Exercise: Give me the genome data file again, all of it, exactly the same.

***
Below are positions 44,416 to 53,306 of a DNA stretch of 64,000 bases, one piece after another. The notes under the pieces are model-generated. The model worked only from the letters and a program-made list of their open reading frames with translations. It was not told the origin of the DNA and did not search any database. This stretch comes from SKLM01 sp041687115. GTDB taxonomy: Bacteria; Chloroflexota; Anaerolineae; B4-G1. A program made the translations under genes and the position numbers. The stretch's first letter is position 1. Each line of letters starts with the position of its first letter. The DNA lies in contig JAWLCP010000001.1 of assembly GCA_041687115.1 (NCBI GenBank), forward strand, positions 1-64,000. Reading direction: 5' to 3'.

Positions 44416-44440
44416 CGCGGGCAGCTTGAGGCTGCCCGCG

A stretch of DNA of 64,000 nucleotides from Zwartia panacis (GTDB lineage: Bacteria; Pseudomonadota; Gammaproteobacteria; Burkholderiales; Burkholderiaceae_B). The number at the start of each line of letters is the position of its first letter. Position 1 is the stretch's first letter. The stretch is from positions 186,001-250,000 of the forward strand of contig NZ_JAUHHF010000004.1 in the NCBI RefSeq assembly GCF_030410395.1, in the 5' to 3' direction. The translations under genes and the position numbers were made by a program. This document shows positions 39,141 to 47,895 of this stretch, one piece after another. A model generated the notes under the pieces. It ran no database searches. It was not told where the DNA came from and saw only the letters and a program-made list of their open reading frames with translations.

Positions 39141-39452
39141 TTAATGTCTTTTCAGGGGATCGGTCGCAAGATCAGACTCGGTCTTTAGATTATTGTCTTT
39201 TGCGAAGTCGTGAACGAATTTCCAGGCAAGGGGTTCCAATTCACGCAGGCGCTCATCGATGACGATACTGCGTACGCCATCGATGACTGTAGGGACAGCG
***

Below are positions 44,416 to 53,306 of a DNA stretch of 64,000 bases, one piece after another. The notes under the pieces are model-generated. The model worked only from the letters and a program-made list of their open reading frames with translations. It was not told the origin of the DNA and did not search any database. This stretch comes from SKLM01 sp041687115. GTDB taxonomy: Bacteria; Chloroflexota; Anaerolineae; B4-G1. A program made the translations under genes and the position numbers. The stretch's first letter is position 1. Each line of letters starts with the position of its first letter. The DNA lies in contig JAWLCP010000001.1 of assembly GCA_041687115.1 (NCBI GenBank), forward strand, positions 1-64,000. Reading direction: 5' to 3'.

Positions 44416-44440
44416 CGCGGGCAGCTTGAGGCTGCCCGCG

A stretch of DNA of 64,000 nucleotides from Zwartia panacis (GTDB lineage: Bacteria; Pseudomonadota; Gammaproteobacteria; Burkholderiales; Burkholderiaceae_B). The number at the start of each line of letters is the position of its first letter. Position 1 is the stretch's first letter. The stretch is from positions 186,001-250,000 of the forward strand of contig NZ_JAUHHF010000004.1 in the NCBI RefSeq assembly GCF_030410395.1, in the 5' to 3' direction. The translations under genes and the position numbers were made by a program. This document shows positions 39,141 to 47,895 of this stretch, one piece after another. A model generated the notes under the pieces. It ran no database searches. It was not told where the DNA came from and saw only the letters and a program-made list of their open reading frames with translations.

Positions 39141-39452
39141 TTAATGTCTTTTCAGGGGATCGGTCGCAAGATCAGACTCGGTCTTTAGATTATTGTCTTT
39201 TGCGAAGTCGTGAACGAATTTCCAGGCAAGGGGTTCCAATTCACGCAGGCGCTCATCGATGACGATACTGCGTACGCCATCGATGACTGTAGGGACAGCG